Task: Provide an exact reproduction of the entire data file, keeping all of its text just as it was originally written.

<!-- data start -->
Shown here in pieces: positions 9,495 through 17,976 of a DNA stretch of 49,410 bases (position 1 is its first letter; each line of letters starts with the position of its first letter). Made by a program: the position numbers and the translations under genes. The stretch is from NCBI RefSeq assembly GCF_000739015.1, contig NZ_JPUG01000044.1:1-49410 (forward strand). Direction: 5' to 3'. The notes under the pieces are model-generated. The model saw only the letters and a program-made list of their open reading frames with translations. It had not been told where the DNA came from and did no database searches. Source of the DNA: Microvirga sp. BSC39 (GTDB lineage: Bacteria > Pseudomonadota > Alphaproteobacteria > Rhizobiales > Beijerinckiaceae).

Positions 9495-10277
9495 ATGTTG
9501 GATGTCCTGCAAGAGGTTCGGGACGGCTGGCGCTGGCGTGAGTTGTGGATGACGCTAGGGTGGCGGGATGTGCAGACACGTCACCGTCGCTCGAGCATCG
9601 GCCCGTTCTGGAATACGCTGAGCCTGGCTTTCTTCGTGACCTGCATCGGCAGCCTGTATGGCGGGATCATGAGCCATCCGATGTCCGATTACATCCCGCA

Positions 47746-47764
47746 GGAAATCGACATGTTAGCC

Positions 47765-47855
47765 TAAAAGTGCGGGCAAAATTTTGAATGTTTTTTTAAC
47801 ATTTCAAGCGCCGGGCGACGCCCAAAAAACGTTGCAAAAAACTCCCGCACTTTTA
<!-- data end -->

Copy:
Shown here in pieces: positions 9,495 through 17,976 of a DNA stretch of 49,410 bases (position 1 is its first letter; each line of letters starts with the position of its first letter). Made by a program: the position numbers and the translations under genes. The stretch is from NCBI RefSeq assembly GCF_000739015.1, contig NZ_JPUG01000044.1:1-49410 (forward strand). Direction: 5' to 3'. The notes under the pieces are model-generated. The model saw only the letters and a program-made list of their open reading frames with translations. It had not been told where the DNA came from and did no database searches. Source of the DNA: Microvirga sp. BSC39 (GTDB lineage: Bacteria > Pseudomonadota > Alphaproteobacteria > Rhizobiales > Beijerinckiaceae).

Positions 9495-10277
9495 ATGTTG
9501 GATGTCCTGCAAGAGGTTCGGGACGGCTGGCGCTGGCGTGAGTTGTGGATGACGCTAGGGTGGCGGGATGTGCAGACACGTCACCGTCGCTCGAGCATCG
9601 GCCCGTTCTGGAATACGCTGAGCCTGGCTTTCTTCGTGACCTGCATCGGCAGCCTGTATGGCGGGATCATGAGCCATCCGATGTCCGATTACATCCCGCA

Positions 47746-47764
47746 GGAAATCGACATGTTAGCC

Positions 47765-47855
47765 TAAAAGTGCGGGCAAAATTTTGAATGTTTTTTTAAC
47801 ATTTCAAGCGCCGGGCGACGCCCAAAAAACGTTGCAAAAAACTCCCGCACTTTTA